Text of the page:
Should The Bucs Go After A Wide Receiver?

Anyone that calls themselves a Bucs fan knows that the biggest need this offseason is on the defense. But I just can’t help but look at the free agent wide receiver class that’s about to hit the market and get a little intrigued. There are definitely some quality options.

Dwayne Bowe

I feel bad for Dwayne Bowe. So much talent has gone to waste in his 6 seasons in the league. Actually, let me rephrase that. All that talent has not been utilized properly. Bowe is one great wide receiver. He just happened to fall to the Kansas City Chiefs, right when they fell into a seemingly never-ending downward slump. When he’s had guys like Damon Huard (who?) and Brady Quinn throwing him the ball, you can understand the lost potential. Bowe’s best season came in 2010-11, when he had 1,162 yards and 15 receiving touchdowns, including 7 straight games with a receiving touchdown. It was his first (and so far only) Pro Bowl season. This guy just has too much talent to let it waste away. Sorry Chiefs fans, but his potential is wasting away, at least until you find a decent quarterback. Seeing as how Bowe is a free agent, and the Chiefs aren’t looking to make an immediate jump at changing signal callers, there’s no way he sticks around. There will be plenty of suitors, and I can bet that he wants to go to a contender. The Chiefs have been rebuilding since he got there, and will be rebuilding for a while longer. That being said, Bowe would be an excellent fit in Tampa. A combination of Jackson and Bowe, plus Mike Williams, would really give Josh Freeman some serious weapons. I don’t know the type of contract he’s demanding, but the Bucs have plenty of money to spend this year. They have $30.1 million available in cap space, and no wide receiver will demand that.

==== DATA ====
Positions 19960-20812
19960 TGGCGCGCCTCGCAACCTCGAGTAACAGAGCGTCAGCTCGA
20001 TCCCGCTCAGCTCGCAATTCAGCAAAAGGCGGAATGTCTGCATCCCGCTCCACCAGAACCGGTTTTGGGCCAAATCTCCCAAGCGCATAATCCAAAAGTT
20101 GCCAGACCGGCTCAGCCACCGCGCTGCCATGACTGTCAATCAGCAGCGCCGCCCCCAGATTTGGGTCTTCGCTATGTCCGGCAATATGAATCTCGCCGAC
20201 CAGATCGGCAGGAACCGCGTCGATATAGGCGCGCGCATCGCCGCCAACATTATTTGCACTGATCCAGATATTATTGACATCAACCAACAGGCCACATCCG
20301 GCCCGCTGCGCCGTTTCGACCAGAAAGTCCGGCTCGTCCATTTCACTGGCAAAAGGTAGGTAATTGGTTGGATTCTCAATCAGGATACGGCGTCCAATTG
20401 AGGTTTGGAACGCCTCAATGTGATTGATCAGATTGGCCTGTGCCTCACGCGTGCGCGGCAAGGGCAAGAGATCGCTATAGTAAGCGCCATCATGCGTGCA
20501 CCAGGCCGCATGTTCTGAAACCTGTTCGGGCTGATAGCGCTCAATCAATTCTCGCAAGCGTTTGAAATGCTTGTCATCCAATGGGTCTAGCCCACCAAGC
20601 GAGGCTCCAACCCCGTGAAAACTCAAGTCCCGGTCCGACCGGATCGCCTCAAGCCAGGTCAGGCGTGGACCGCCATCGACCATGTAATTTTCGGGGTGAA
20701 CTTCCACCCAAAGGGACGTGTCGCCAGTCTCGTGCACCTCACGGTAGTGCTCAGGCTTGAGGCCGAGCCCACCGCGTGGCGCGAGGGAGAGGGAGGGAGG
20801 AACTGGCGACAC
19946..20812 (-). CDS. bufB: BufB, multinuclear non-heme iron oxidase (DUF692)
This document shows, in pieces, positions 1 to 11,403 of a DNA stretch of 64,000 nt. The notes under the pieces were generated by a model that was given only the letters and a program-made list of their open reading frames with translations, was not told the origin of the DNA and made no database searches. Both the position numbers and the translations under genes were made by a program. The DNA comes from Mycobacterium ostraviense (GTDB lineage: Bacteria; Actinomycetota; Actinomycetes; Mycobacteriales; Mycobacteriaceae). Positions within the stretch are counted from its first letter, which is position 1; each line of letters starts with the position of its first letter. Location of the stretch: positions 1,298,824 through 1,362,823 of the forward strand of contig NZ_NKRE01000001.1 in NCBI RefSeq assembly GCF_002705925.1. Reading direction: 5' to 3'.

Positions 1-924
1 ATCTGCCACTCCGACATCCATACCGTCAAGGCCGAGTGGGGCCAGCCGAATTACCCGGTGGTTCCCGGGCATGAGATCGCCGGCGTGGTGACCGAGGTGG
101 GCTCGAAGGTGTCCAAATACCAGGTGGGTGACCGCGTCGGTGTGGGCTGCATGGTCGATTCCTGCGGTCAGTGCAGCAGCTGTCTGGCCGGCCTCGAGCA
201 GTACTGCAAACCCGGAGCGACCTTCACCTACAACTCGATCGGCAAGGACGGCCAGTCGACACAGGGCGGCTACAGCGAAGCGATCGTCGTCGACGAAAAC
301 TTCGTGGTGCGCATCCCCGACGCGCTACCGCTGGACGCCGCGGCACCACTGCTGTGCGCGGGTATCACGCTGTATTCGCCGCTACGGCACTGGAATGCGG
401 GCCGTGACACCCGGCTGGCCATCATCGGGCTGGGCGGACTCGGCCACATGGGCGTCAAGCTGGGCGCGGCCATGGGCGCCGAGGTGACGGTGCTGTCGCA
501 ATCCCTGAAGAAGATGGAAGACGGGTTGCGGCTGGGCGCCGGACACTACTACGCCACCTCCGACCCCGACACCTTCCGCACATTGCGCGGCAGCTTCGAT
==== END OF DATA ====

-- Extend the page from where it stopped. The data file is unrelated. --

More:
Greg Jennings

Greg Jennings has been a fun player to watch during his time in the league. He’s the kind of wide receiver you root for, the “non diva” type, who keeps their mouth shut and plays the role they’re asked to play. Jennings had the luxury to break into this league with some guy named Brett Favre under center. In his time in Green Bay, Jennings has caught Favre’s 400th career touchdown pass, his 420th touchdown pass (tying him with Dan Marino for most all time), his 421st career touchdown pass, which set a new NFL record, and then would eventually catch Aaron Rodgers first career touchdown pass. He also scored two touchdowns in Super Bowl XLV. This guy has been special to the Packers, twice hauling in 12 touchdowns in a season. 2012 was what you could call a lost year, as he was bitten by the injury bug. He still managed to play in 8 games, averaging 10.2 yards per catch. The guy is a player, but he’s always had the benefit of playing with a top-notch quarterback. Like him or not, Brett Favre is one of the greatest quarterback’s ever. Aaron Rodgers is already in the elite status, and could find himself in Canton one day. Jennings has never known what it’s like to play for anything less than elite. There’s been a lot of speculation (including right here at ProFootballCentral) that he will wind up in Miami, reuniting himself with Dolphins head coach and his former offensive coordinator Joe Philbin. The Dolphins were less than spectacular this season, but finished with a respectable 7-9 record. But if Jennings does head south, he’ll be playing with a second year QB in Ryan Tannehill. While the Texas A&M product shows promise, he’s a long way from being elite. If Jennings were to join the Dolphins, you know he would be the go to receiver, making him an easy target for double coverage. The Packers wouldn’t miss him, as they seem to have a stable of receivers just hanging around, waiting for their chance. Jennings would be a nice complement to Vincent Jackson, teaming up on the outside, maybe sliding Mike Williams into the slot position, but his durability is an issue. Although many teams will be enticed by Jennings, I do believe he will wind up in Florida. I just think he’s taking his talents to South Beach.